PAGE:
Regional Reviews: Connecticut and the Berkshires
The Flamingo Kid
Also see Fred's review of Hold These Truths
Based on the feature film by the same name, the musical opens in Brooklyn in 1963. Jeffrey Winnick (Jimmy Brewer) is stuck at home with his parents, and his prospects seem predetermined. He will go to Brooklyn College in the fall. Period. His mother Ruth (Liz Larsen) is, compared to her husband, open minded. Arthur Winnick (Adam Heller), Jeffrey's father, is a plumber, a conventionalistloving but not relishing other, more progressives views of life.
Soon enough, Jeffrey gets a job parking cars (then graduating to cabana boy status) at a Long Island beach club and acquaints himself with Karla Samuels (Samantha Massell). She is from California, at the club for the summer, and she is smart. Physically attractive to be sure, Karla breaks the dumb and ditzy stereotype. While her written role could be larger, Massell makes the most of her opportunities to portray a young woman who is both perceptive and understanding.
Loudmouth Phil Brody (Marc Kudisch) likes gambling and women. He is magnetic, for better or worse, and Jeffrey is taken in for quite some time. Phil is uncle and his wife Phyllis (Lesli Margherita) aunt to Karla. Phyllis is influential and, by way of her second act song "The Cookie Crumbles," she speaks truth to her niece.
Jeffrey and his best friends Hawk (Alex Wyse) and Steve (Ben Frankhauser) are given three-part harmony opportunities which are splendid and delightfulproduction highlights.
Thanks to Alexander Dodge's set choices, the setting looks like the early 1960s and so it evokes that era. The Brooklyn apartment, complete with archaic-looking yet suitable period appliances, yields to the breezy, snappy Rockaway beach club. Women there, as costumed by Linda Cho, wear somewhat revealing yet not racy outfits. Choreographer Denis Jones spices up the proceedings on "Rockaway Rhumba" and other large company numbers.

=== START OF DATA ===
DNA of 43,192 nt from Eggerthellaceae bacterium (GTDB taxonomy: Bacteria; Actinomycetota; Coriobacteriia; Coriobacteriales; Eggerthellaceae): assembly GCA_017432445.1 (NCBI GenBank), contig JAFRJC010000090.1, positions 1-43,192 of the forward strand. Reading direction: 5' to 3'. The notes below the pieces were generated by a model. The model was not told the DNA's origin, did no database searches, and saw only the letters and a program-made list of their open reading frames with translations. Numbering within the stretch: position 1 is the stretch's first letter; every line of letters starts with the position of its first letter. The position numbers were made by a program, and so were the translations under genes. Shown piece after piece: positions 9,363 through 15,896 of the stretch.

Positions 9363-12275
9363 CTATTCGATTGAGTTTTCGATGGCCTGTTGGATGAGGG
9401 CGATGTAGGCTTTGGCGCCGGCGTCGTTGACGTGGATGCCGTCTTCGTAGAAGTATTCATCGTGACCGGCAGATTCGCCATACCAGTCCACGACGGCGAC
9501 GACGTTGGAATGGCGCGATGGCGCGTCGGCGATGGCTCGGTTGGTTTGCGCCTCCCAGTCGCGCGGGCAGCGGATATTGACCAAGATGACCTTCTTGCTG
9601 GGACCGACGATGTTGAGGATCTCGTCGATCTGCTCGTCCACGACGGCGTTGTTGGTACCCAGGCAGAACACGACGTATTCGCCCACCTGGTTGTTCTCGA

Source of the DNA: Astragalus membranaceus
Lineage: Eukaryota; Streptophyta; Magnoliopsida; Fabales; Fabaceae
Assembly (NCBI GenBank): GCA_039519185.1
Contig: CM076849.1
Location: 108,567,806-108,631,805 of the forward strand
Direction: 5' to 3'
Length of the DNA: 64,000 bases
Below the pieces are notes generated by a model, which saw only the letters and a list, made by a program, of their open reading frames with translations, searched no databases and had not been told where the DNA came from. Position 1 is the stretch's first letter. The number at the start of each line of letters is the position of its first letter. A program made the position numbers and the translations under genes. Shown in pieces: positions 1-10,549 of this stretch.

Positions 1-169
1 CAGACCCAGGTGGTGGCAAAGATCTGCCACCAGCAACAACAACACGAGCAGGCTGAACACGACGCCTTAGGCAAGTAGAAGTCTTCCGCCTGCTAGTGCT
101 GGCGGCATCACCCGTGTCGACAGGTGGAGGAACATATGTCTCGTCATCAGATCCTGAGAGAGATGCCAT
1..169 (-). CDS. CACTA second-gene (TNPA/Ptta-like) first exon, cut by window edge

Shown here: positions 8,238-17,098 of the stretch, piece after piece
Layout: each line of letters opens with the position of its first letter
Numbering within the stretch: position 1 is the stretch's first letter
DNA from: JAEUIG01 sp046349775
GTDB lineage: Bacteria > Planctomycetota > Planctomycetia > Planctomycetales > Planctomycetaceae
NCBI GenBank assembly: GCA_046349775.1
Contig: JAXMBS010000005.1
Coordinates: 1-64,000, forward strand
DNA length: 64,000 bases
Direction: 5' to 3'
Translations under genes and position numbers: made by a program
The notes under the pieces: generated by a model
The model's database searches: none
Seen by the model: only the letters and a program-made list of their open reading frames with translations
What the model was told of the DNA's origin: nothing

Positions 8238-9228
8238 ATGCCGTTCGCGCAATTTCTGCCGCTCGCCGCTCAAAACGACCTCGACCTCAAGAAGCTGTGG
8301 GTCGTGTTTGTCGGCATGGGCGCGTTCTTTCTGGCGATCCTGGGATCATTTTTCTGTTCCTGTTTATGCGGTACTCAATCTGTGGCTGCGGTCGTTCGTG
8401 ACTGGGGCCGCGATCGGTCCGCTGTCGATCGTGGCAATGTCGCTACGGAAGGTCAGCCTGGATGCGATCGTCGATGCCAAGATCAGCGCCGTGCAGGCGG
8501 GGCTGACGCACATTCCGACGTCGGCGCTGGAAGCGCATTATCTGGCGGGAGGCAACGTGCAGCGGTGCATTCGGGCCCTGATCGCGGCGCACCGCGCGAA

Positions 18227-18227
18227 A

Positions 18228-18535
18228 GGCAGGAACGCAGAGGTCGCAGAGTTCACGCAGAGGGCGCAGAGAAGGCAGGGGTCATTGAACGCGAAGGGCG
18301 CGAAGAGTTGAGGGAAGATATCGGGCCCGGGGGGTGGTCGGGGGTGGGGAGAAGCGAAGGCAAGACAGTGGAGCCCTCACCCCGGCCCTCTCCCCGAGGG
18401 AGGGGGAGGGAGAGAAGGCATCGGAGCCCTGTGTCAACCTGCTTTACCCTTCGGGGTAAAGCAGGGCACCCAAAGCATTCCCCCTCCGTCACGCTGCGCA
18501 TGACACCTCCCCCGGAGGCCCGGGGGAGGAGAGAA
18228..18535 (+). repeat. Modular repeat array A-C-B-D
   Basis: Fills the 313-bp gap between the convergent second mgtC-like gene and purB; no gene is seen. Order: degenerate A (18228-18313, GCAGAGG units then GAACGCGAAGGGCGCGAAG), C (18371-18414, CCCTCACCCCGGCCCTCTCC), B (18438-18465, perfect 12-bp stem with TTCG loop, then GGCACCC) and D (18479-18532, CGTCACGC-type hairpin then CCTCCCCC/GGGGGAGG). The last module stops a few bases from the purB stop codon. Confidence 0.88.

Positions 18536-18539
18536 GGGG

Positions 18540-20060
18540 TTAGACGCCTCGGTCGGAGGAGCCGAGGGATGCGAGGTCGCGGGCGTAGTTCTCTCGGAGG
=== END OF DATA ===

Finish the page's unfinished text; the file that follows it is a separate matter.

The main theme of The Flamingo Kid revolves around the tension Jeffrey and his father face. Arthur loves his son, wants only the best, but is decidedly old-school. The coming of age adolescent is taken by swift talking, automobile salesman Phil Brody. Jeffrey has already rejected his father's summer notion that the boy work in an accountant's office. Now, too, there's Karla, the dreamy girl.
Adam Heller, a skilled, persuasive actor who has many New York and regional theater credits, is a precise fit for Arthur. He never wavers and holds his character throughout. Jimmy Brewer appeared in Goodspeed Musicals' A Connecticut Christmas Carol several months ago, and on television's "Fosse/Verdon." As Jeffrey, his voice is sweet and his presence should amplify as this production evolves. Supportive performances by Marc Kudisch as Phil Brody and Lesli Margherita as his wife Phyllis are strong ones. Liz Larsen's Ruth Winnick hopes for less stressful times.
The Flamingo Kid succeeds handsomely through its songs. The first act's "Another Summer Day In Brooklyn," "The El Flamingo," "A Plumber Knows," "Sweet Ginger Brown" all catch attention. After intermission, "In It to Win It," "My Son, the Big Shot," "The Cookie Crumbles," a reprise of "Sweet Ginger Brown," and "Fathers and Sons" are cumulatively pleasing. The distinctive score drives the entire evening. Freedman's book is true to the time period, complete with cliches and some lines of dialogue which, given contemporary awareness, certain viewers will find outdated if not sexist. Other theatergoers will be more tolerant. Decide for yourself.
This is a brand new show filled with oodles of zip and a fair portion of compassion, too. Characters are familiar but, within the context of The Flamingo Kid, they are also crisp and fresh. Tresnjak directs with skill and provides room for an eager, top-flight cast to flourish.
The Flamingo Kid, through June 15, 2019, at Hartford Stage, 50 Church St., Hartford CT. For tickets, call 860-527-5151 or visit hartfordstage.org.